Computers in the News
Author: Jack Turner
Date: March , 1987
Text: There are a number of benefits computers offer us these days. They are used in more and more areas of our personal, occupational and national lives. Occasionally knowing a bit about the technology helps us to read between the lines in events of significance. I remember back in the summer of '73 when I was hanging out in Berkeley doing some reading and writing. Though now I do most of my real work in the morning, I was still a night owl in those days and did mindless things like watch TV in the AM. Usually there wasn't much to watch at that time of day. But you may remember that those were the times of Watergate, and the hearings were televised. I particularly recall that day when the senators were questioning Alexander Butterfield, the Nixon aide, who quite nonchalantly mentioned that Nixon had a tape system in his office which secretly recorded everything he (and his associates and visitors) said. What a bombshell! Though there was some controversy (including ''accidental'' erasures), those tapes greatly helped turn public opinion against Nixon and hence change history. After that, I can guarantee that any president would think twice about installing a tape system in the White House. But this past month some interesting news broke. The National Security Council is a bureaucratic agency originally set up to advise the president in matters of national security. Though it is answerable only to the president (not to Congress) it has come to take more and more of a part in establishing and influencing foreign policy. It is seriously under fire, at the moment, as we all know, because some of its staff are accused of complicity in the Iran/Contra Affair. Typical of Washington bureaucrats, they either ''can't recall'' important matters when summoned before a congressional investigative committee, or they take the Fifth Amendment, citing their right not to incriminate themselves. I suspect, moreover, that each small office in that agency has its own paper shredder and that they have been working overtime lately. Like all other government bureaucracies, however, the NSC has accepted the inroads of technology in other ways. They have a large computer which undertakes a number of tasks, some of them quite horrible to comtemplate (is this where they come up with figures of how many people will die in a hypothetical atomic attack?); it has a program, developed by IBM for other, more mundane, businesses, called PROFS (an acronym for Professional Office System). This is an electronic mail network which helps the members of the staff keep in touch with each other. Each microcomputer in the agency (and even those at people's homes and portable computers they may take with them on trips) are linked together (either by cable or by phone modem) through the agency's mainframe. PROFS helps them communicate with each other-a worker can leave a message or reply for another worker, a superior can leave a report to be downloaded by all of his underlings, and so forth. Everyone had the illusion that this system was top secret. When you erased your message (which was, of course, protected by such things as password access only) it went into electronic oblivion-or so everybody thought. Newsweek reported ''The technology must have been very seductive. After centuries of using paper, bureaucrats have become wary of leaving paper trails: indeed, a paper shredder dominates one corner of the offices formerly used by Lt. Col. Oliver North. But the fleeting nature of the electronic messages on the computer screen encouraged a different attitude: 'There was something disinhibiting about the system,' says a former NSC staffer. 'You'd really open up and lay out what you wanted to say.''' So all kinds of matters wound up being discussed on PROFS. What most people who used it didn't know, however, was that PROFS automatically kept a copy of everything for historical purposes. Former National Security Advisor Robert McFarlane knew about it, however, and told the Tower Commission. As I'm writing this, the commission, appointed by President Reagan to get to the bottom of the mare's nest known as the Iran/Contra Affair, is pouring over the computer tapes. One suspects that they will find a mine of information. Time will tell what place this simple and seemingly innocent computer program will play in determining the future of our nation's foreign policy.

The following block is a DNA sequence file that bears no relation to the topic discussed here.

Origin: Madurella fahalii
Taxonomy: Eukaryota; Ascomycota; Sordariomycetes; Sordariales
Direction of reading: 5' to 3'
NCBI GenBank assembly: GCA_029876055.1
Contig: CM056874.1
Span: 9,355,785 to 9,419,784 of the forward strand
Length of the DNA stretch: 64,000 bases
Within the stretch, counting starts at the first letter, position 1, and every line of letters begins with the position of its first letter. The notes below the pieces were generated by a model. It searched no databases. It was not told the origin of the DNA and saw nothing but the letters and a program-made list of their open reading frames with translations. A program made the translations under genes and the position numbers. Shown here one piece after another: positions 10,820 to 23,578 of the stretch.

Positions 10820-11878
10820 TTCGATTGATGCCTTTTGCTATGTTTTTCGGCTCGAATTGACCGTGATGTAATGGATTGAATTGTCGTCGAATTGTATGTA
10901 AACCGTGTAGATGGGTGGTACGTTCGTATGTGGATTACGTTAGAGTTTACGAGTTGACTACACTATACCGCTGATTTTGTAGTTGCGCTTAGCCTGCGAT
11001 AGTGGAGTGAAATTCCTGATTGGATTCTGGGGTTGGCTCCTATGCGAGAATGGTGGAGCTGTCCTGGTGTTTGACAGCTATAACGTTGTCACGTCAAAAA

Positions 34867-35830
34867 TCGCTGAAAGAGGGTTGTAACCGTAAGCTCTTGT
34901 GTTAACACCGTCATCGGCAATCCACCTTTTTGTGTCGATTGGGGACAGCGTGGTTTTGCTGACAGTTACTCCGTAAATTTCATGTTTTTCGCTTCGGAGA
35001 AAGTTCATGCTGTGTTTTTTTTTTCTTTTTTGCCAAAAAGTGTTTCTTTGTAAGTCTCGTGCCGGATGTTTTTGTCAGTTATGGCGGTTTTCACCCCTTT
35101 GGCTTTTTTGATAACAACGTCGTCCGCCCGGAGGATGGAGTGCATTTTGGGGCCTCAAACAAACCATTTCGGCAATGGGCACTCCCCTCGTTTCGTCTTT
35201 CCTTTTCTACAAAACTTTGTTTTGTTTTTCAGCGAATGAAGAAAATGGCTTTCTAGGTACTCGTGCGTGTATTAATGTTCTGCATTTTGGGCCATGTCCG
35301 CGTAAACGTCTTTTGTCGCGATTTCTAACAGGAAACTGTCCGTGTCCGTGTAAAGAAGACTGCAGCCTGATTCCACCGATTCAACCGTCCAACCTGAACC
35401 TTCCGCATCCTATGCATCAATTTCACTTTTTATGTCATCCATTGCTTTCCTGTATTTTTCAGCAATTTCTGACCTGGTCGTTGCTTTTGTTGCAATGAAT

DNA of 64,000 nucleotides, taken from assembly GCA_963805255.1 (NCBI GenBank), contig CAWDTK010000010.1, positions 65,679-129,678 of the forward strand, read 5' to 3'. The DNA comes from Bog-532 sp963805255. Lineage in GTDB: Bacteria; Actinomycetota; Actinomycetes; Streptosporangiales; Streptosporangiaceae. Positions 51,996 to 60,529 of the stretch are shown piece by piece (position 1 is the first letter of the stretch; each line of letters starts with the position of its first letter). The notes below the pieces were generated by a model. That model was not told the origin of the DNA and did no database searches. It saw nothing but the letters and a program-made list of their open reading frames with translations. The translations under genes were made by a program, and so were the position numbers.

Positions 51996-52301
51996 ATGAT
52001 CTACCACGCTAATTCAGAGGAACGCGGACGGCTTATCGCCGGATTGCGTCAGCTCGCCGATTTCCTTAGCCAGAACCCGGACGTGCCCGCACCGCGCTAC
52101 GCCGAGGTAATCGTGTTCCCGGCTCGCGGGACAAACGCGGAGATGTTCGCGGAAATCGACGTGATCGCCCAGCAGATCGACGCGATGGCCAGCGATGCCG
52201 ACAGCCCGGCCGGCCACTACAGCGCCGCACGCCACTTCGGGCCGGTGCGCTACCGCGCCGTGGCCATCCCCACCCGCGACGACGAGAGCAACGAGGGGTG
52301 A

Copyright © march , 1987 by Jack Turner